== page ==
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Brutt recounts long day in Italy

By:
Monika Prell
Published:
March 27, 2007, 1:00 BST,
Updated:
April 22, 2009, 19:56 BST
Edition:
Latest Cycling News for March 27, 2007
Pavel Brutt after GP Chiasso win

Pavel Brutt after GP Chiasso win

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Pavel Brutt was one of the key players in last weekends Monument, the Milano-Sanremo (Milan - San...

Pavel Brutt was one of the key players in last weekends Monument, the Milano-Sanremo (Milan - San Remo). The 25 year-old Tinkoff Credit Systems rider, already with two wins under his belt for 2007, set off at 90 kilometres into the 294 kilometre race in an escape of six. The escape lasted, mostly under the power of Brutt, until kilometre 266, or 28 to go.

"I've ridden 260 kilometres about two times, once at the Worlds and once in a stage race – and that's it for experiences of this sort," said the Russian after completing his longest race ever. "The butt aches as much as always, the legs hurt and straight after the finish I got a bit dizzy, then sleepy in the team bus. All of those are familiar symptoms, perhaps only more pronounced this time."

Brutt was initially joined by Andrei Kunitski (Acqua & Sapone-Caffè Mokambo), Koen De Kort (Astana), Emanuele Sella (Ceramica Panaria-Navigare), Roberto Traficante (Team LPR) and Aitor Hernández (Euskaltel-Euskadi), but even with those men it was to be a big task to stay clear to Sanremo. "When we broke away after some 90 kilometres of racing, I got a measure of chill down my back at the very thought of how much was left. Then I made up my mind not to look too far ahead and to take it kilometre by kilometre.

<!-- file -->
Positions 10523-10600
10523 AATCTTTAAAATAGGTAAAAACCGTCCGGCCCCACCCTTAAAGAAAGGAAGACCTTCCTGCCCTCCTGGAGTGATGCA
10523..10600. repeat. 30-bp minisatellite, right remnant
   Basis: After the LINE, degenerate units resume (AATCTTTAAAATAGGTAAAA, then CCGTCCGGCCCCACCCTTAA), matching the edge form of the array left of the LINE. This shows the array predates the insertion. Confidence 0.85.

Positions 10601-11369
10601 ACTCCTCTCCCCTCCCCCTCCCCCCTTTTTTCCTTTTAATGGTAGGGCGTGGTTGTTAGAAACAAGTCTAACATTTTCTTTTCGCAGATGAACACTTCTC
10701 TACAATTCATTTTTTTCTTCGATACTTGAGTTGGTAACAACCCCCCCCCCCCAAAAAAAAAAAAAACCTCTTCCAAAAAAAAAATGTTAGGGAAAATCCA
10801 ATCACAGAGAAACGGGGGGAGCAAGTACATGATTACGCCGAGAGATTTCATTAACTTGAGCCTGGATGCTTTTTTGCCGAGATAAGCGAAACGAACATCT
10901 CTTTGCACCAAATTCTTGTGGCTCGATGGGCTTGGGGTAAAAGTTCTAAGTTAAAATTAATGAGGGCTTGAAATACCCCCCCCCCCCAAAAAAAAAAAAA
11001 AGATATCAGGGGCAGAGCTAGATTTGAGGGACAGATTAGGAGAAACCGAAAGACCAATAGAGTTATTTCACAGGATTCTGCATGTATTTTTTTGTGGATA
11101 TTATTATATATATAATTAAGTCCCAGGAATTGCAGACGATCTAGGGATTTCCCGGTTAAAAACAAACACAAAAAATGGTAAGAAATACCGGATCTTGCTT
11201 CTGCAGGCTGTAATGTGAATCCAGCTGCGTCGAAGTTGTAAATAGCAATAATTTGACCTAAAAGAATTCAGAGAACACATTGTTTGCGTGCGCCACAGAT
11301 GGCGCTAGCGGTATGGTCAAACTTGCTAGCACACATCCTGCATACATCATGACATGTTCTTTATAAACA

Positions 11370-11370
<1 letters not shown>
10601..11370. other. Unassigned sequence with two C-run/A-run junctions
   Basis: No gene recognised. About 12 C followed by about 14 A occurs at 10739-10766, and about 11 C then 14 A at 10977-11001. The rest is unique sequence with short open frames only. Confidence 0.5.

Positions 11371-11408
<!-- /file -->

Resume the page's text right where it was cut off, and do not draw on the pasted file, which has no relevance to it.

"When we got caught, I even tried to stay with the main pack, yet found out pretty quickly I was too tired for that; so I had to settle down in a gruppetto. All in all, it was a unique experience."

The race was marked with a few spectacular crashes but Brutt was happy to be out of the main group and away on his own, thus avoiding any of the major hazards. "It looked even more frightful from outside when we watched a video highlight of those terrible crashes by the Gerolsteiner guys. Anyway, it was definitely safer in front, at least we saw where we were going; but sometimes I almost lost control of the bike even pedalling in the saddle, on a straight line. A couple of raindrops were enough to make tarmac as slippery as a bar of soap, partially because of sea salt on it and because of the tarmac's structure."

Brutt will start today in another Italian race and he hopes to continue to show himself. "Settimana Internazionale Coppi e Bartali," he quipped of his next race. "The stages are far shorter than Milan-Sanremo. Why not to try to show something interesting out there?"

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